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With 'Dry January' ending soon, experts highlight benefits of reducing alcohol use

Henry Diltz
The holiday season can be a difficult time to avoid alcohol.

With the end of the month approaching, for some, it brings “Dry January” to a close. But for those who abstained from alcohol this month, some experts are encouraging moderation going forward.

Those who have participated in Dry January may have noticed some improvements to their health. And there’s medical research to back that up. Eliminating or even reducing alcohol use can have some general life-prolonging effects, like avoiding or lowering cancer risk.

University of Michigan psychiatrist Scott Winder specializes in alcohol-related liver disease.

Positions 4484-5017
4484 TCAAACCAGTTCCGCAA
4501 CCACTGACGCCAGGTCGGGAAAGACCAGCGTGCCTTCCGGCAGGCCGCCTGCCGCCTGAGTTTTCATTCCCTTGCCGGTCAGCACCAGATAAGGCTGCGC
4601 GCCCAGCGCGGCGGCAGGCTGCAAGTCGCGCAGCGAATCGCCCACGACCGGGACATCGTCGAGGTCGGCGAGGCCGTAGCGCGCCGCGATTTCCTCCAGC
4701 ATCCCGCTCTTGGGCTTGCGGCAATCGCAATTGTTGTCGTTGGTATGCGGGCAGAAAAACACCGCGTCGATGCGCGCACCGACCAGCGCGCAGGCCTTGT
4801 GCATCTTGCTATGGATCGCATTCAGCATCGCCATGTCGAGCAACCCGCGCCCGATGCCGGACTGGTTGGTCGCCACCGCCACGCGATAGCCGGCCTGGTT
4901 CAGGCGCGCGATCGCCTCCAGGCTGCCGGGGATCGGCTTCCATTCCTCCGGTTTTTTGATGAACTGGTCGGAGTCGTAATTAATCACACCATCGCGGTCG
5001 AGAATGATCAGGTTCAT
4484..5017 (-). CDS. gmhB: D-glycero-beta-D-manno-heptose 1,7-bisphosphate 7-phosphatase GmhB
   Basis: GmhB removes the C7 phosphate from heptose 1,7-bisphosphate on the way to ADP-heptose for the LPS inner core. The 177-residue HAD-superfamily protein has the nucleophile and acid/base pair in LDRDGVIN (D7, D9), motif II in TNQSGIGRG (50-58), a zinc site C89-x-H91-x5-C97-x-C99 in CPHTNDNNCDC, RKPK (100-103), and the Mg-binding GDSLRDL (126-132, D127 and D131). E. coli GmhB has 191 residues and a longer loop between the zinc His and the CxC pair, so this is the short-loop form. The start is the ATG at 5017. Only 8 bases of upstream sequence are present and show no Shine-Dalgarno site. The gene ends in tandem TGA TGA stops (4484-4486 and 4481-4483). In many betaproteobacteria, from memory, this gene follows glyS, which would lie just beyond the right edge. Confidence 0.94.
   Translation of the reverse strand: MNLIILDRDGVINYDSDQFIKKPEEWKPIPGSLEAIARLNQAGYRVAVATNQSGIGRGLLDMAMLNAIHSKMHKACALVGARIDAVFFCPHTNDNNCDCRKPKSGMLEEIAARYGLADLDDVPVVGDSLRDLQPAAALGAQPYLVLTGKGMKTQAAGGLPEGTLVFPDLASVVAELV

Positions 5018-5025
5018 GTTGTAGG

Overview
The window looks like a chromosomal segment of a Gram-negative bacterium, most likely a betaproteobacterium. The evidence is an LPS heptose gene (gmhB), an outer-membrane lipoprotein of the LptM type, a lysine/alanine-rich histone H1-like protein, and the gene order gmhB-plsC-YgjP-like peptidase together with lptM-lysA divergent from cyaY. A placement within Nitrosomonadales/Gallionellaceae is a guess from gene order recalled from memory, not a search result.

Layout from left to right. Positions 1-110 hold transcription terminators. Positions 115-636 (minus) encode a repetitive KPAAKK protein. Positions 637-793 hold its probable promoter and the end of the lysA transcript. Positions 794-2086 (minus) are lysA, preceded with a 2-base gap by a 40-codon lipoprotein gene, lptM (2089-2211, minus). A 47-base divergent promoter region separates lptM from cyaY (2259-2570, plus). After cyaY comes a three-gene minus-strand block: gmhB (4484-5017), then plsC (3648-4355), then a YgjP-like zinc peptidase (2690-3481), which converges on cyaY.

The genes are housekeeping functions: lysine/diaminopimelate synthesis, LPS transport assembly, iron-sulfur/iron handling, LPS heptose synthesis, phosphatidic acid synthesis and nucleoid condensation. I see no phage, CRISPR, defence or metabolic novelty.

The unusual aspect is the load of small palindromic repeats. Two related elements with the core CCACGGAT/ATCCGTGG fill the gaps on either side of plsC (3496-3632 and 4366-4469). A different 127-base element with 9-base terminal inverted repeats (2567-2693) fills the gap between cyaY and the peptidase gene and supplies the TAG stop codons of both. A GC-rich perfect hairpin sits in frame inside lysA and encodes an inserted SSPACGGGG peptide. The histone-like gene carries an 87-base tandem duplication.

“So, if people choose to cut down or abstain [from alcohol], they might count on feeling clear-headed, improved mood, less anxious, better sleep, along with some improvement in some of their lab values and how they feel physically.”

According to Winder, taking inventory of how someone drinks, where they drink and why they drink can reveal opportunities for change.

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Josh Hakala is the general assignment reporter for the WEMU news department.
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